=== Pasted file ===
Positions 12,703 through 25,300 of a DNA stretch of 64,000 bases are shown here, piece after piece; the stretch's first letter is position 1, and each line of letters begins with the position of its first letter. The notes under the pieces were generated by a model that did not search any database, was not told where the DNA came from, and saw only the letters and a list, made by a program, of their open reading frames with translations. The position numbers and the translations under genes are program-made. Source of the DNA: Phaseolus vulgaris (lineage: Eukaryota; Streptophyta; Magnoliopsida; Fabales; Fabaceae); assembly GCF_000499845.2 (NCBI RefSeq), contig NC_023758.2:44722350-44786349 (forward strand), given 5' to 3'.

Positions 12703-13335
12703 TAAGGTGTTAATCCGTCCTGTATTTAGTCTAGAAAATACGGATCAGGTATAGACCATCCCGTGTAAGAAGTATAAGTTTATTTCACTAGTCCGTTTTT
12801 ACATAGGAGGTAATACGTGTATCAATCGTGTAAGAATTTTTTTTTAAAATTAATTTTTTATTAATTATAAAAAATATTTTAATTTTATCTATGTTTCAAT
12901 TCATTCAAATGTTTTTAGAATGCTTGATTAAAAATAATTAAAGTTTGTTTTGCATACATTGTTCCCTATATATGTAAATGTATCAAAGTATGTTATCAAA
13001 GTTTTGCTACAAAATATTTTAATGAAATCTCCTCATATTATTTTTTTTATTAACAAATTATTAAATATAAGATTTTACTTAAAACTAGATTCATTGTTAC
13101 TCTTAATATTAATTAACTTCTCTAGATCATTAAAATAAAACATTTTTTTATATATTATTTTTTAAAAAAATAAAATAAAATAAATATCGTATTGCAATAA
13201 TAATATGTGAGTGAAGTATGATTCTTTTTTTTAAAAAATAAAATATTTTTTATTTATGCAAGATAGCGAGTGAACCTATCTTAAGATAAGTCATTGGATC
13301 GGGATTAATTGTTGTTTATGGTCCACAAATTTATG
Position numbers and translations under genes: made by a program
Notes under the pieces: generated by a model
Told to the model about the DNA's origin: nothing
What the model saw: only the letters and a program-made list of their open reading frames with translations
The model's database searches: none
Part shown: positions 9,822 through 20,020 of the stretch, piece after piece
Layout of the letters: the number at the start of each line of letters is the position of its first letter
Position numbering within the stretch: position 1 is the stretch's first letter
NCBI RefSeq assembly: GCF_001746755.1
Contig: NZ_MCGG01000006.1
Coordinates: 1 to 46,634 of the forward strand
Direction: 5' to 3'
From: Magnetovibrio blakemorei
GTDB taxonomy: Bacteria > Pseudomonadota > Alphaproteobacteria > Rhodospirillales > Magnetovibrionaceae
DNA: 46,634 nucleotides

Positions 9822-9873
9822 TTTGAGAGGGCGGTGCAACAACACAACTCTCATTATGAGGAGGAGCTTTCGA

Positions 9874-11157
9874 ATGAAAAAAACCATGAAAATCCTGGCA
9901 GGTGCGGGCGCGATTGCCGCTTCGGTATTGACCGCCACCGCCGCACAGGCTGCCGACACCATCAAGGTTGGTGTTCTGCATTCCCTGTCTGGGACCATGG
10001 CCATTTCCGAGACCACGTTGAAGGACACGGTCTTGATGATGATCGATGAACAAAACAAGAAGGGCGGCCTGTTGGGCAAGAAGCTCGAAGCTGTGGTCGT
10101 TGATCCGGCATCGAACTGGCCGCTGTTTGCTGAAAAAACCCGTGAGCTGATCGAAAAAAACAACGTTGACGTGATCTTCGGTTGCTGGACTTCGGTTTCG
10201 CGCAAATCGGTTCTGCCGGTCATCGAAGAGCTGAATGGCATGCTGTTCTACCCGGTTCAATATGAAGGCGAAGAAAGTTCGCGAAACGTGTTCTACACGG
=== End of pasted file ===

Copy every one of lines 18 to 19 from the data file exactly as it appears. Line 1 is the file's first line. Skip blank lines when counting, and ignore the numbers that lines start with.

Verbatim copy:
NCBI RefSeq assembly: GCF_001746755.1
Contig: NZ_MCGG01000006.1